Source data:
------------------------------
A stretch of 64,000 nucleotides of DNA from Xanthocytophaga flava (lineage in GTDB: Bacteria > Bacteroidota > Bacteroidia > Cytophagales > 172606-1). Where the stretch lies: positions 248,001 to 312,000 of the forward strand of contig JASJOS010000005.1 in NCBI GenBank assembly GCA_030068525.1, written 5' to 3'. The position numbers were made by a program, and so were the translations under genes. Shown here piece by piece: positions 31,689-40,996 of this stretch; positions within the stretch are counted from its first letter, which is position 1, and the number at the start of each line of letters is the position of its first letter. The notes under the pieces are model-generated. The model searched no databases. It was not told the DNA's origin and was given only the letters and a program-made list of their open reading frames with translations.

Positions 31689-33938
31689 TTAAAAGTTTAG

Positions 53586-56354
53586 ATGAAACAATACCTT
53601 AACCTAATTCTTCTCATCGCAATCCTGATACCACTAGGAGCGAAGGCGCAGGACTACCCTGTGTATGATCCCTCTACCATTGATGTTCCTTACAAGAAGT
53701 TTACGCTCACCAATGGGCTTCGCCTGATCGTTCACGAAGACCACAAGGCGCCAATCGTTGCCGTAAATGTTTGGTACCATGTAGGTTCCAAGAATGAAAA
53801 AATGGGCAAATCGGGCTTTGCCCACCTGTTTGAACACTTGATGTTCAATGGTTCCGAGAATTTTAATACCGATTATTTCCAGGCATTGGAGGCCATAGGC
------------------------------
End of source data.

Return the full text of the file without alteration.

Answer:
A stretch of 64,000 nucleotides of DNA from Xanthocytophaga flava (lineage in GTDB: Bacteria > Bacteroidota > Bacteroidia > Cytophagales > 172606-1). Where the stretch lies: positions 248,001 to 312,000 of the forward strand of contig JASJOS010000005.1 in NCBI GenBank assembly GCA_030068525.1, written 5' to 3'. The position numbers were made by a program, and so were the translations under genes. Shown here piece by piece: positions 31,689-40,996 of this stretch; positions within the stretch are counted from its first letter, which is position 1, and the number at the start of each line of letters is the position of its first letter. The notes under the pieces are model-generated. The model searched no databases. It was not told the DNA's origin and was given only the letters and a program-made list of their open reading frames with translations.

Positions 31689-33938
31689 TTAAAAGTTTAG

Positions 53586-56354
53586 ATGAAACAATACCTT
53601 AACCTAATTCTTCTCATCGCAATCCTGATACCACTAGGAGCGAAGGCGCAGGACTACCCTGTGTATGATCCCTCTACCATTGATGTTCCTTACAAGAAGT
53701 TTACGCTCACCAATGGGCTTCGCCTGATCGTTCACGAAGACCACAAGGCGCCAATCGTTGCCGTAAATGTTTGGTACCATGTAGGTTCCAAGAATGAAAA
53801 AATGGGCAAATCGGGCTTTGCCCACCTGTTTGAACACTTGATGTTCAATGGTTCCGAGAATTTTAATACCGATTATTTCCAGGCATTGGAGGCCATAGGC